Yesterday: Jeffrey Vallance
Less compelling in Nine Lives were work by artists who chose to represent subcultures outside their own, but perhaps there are no Sámi painters of reindeer viscera or transgender photographers of note living in Los Angeles.Charlie White's Teen and Transgender Comparative Study #1
Charlie White’s photographic series Teen and Transgender Comparative Study #1 through #4 (2008) harkens to the gridded backgrounds of 19th century pseudoscientific photography of Eadweard Muybridge. The side-by-side, typological portrayals encourage the viewer to compare and contrast a teenage girl and transgender adult. In Teen and Transgender Comparative Study #3, is it possible to decipher the scar from a tracheal shave, an operation designed to reduce the prominence of the male Adam’s apple? White’s specimen-like depiction, which foregrounds his subjects’ pathologies, separates us from their humanity.
Significant differences exists between the life of a white, male photographer and university professor in his mid-30s and the experiences of his teen and transgender models. For one, both his subjects’ identities—teen and transgender—occupy a liminal space between child and adult, or between male and female. The burden of understanding White’s subjects is left to the limited cultural identifiers within the frame. But even a reading of those identifiers is thwarted. We may infer that a teen girl and a transgender woman are both attempting to advance to their own ideals of femininity, but what we see are the efforts of an unseen hairstylist, make-up artist, and photographer who work in concert to reinforce similarities and eliminate individual identity and difference.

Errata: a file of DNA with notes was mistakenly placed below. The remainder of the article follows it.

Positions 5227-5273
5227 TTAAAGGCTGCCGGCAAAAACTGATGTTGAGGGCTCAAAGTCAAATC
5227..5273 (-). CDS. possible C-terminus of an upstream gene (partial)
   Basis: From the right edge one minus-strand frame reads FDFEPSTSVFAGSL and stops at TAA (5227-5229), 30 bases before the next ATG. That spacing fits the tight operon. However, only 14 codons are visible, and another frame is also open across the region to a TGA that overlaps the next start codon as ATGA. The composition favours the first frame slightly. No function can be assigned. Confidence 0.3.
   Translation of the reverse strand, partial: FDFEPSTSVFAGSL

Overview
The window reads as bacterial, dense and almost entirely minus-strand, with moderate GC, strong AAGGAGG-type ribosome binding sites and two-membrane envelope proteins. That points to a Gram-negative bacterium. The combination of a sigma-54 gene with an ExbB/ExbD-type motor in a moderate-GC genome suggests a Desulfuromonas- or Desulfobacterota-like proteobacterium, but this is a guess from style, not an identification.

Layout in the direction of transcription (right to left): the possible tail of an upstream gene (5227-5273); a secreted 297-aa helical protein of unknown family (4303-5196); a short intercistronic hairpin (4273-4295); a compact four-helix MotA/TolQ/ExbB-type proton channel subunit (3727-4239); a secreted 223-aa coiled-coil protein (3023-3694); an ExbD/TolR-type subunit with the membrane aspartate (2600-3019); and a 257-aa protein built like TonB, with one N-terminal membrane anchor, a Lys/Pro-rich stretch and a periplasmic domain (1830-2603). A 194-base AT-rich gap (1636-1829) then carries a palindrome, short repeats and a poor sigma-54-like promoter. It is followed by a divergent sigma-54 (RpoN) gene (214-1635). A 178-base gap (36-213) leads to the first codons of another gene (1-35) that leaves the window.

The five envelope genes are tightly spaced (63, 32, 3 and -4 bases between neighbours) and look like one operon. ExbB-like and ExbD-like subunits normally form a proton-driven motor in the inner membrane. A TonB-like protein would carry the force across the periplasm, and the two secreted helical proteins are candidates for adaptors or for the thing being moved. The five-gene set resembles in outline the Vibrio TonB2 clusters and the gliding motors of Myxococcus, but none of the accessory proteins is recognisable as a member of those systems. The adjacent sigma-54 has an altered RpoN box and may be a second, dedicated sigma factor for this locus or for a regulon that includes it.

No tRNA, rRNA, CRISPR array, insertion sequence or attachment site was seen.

In The Cyrilla Strothers Project (2004-6) (an earlier work not in the show), White presented an archive of 11,000 photographs created when he gave cameras to friends and family of the titular teenaged subject. The pretext and form of The Cyrilla Strothers Project more ably diffuses at least some of the objectification and layers of removal that distance the viewer (or the artist) from the teens depicted in White’s video and photographs in Nine Lives.
Video Still from Charlie White's American Minor
Tomorrow: Whiteness and Nostalgia